Home minister to decide on extension of Nasheed’s house arrest
“We have forwarded all of Nasheed’s medical records and the doctors recommendations to the home minister. He now will decide on extension of house arrest,” Commissioner of Prisons Mohamed Husham told The Maldives Independent today.
Home minister Umar Naseer will decide on extending former president Mohamed Nasheed’s house arrest next week after an approved eight week period expired yesterday.
“We have forwarded all of Nasheed’s medical records and the doctor’s recommendations to the home minister. He now will decide on extension of house arrest,” Commissioner of Prisons Mohamed Husham told The Maldives Independent today.
Contrary to media reports, the attorney general’s office said last week that the opposition leader’s 13-year jail sentence has not been commuted to house arrest.
Nasheed’s international lawyer Jared Genser told reporters in Colombo on July 24 that the government had “permanently moved President Nasheed to house arrest for the balance of his 13-year term in prison.”
Deputy attorney general Ismail Wisham told The Maldives Independent on Thursday that Nasheed’s doctor had submitted a second report following a consultation at the ADK hospital in Malé on Wednesday (19 August).
Wisham did not reveal the contents of the doctor’s report.
“To our knowledge there is no major shift between the recommendations in the first and second report,” he said.
The home minister and president’s office spokesperson were unavailable for comment at the time of publication.
Nasheed was first transferred to house arrest on June 19, following doctor’s recommendations he be kept in a stress free environment. The period was extended to eight weeks soon after the main opposition Maldivian Democratic Party (MDP) announced it would back constitutional amendment to set new age limits for the presidency.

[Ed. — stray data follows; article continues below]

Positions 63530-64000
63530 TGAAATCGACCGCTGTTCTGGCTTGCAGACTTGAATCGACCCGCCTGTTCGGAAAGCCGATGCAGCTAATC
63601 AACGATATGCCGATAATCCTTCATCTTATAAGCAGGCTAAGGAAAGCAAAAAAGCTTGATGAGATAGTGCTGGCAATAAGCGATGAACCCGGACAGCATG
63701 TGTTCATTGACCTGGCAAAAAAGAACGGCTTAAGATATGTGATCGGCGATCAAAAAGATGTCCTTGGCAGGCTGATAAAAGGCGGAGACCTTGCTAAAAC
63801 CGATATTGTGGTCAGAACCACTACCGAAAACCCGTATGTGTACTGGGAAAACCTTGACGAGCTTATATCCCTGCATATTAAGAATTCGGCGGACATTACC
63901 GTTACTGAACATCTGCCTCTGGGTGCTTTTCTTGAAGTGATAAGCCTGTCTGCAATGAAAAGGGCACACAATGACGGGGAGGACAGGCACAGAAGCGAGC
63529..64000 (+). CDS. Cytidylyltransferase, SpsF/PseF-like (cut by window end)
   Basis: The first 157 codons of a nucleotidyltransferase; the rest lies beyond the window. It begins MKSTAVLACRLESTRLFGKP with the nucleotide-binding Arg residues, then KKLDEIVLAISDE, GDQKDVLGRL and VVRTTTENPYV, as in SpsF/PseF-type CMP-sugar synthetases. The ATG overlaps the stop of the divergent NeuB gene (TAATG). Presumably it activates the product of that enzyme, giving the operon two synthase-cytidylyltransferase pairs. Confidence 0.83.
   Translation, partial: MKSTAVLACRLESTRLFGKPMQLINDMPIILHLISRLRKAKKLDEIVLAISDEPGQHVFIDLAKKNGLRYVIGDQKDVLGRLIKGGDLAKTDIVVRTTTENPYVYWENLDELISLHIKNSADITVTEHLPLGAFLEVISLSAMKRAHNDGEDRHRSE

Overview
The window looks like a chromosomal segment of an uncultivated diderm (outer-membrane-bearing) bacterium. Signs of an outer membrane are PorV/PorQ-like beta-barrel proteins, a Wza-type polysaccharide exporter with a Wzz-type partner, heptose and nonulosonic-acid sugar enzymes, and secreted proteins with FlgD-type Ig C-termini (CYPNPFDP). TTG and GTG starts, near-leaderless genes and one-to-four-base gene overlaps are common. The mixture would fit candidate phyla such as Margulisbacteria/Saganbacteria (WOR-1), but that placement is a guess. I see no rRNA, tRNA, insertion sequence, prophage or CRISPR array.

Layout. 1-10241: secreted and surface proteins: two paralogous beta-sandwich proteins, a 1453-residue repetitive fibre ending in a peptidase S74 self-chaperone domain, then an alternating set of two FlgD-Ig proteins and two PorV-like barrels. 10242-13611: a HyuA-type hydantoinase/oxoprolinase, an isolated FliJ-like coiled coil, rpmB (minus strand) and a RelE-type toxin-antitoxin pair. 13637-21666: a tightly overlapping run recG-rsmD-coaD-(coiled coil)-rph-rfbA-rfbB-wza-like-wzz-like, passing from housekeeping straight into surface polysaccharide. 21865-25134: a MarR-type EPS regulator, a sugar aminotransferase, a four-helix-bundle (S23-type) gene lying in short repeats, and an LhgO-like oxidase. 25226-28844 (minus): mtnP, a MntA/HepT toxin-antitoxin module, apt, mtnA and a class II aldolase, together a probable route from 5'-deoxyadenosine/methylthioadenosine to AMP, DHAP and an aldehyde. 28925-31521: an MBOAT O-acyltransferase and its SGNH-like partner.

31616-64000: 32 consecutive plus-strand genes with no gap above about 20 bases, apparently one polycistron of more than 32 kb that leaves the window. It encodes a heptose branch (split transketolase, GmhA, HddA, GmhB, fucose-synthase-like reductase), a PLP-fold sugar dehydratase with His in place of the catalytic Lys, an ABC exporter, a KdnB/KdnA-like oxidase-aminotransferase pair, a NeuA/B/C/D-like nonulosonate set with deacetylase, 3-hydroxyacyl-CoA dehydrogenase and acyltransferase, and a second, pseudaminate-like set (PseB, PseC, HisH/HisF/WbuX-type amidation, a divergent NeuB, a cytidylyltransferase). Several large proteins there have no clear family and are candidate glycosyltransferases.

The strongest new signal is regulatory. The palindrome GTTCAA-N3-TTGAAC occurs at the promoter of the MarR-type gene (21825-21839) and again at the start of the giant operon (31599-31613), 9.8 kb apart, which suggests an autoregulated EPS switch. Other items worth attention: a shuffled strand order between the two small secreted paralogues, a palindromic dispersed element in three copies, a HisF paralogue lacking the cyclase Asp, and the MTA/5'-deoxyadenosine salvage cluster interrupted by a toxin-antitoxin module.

The eight week house arrest period expired yesterday.
Husham said last week that the Maldives Correctional Services (MCS) was unaware of any official documentation on the commutation of Nasheed’s 13-year jail.
“We will decide on keeping him under house arrest or taking him back to jail after reviewing the recommendation by his doctors,” he said.
Nasheed’s transfer to house arrest was widely seen as part of a deal with the government in exchange for the MDP’s backing for several crucial votes in parliament.
Shortly after the house arrest was extended to eight weeks, the MDP and the government officially began talks on clemency for Nasheed and other jailed politicians as well as the withdrawal of charges against some 1,400 opposition supporters.
Opposition MPs subsequently backed the impeachment of vice president Dr Mohamed Jameel and the constitutional amendment setting new age limits of 30-65 years for the presidency and vice presidency. The amendment allowed President Yameen to replace Jameel with the influential tourism minister Ahmed Adeeb.
The MDP also issued a free whip on a second constitutional amendment to allow foreign freeholds in the Maldives. Some 19 opposition MPs, including ten MDP MPs, voted to pass the amendment.
At the fourth meeting of talks, MDP representative Ibrahim Mohamed Solih had suggested that Nasheed may be released before July 26.
However, amidst rumours of a presidential pardon, the prosecutor general appealed Nasheed’s terrorism conviction at the High Court, prompting the MDP to call on the government to honour its commitments.
Talks between the MDP and the government have been stalled since mid-July.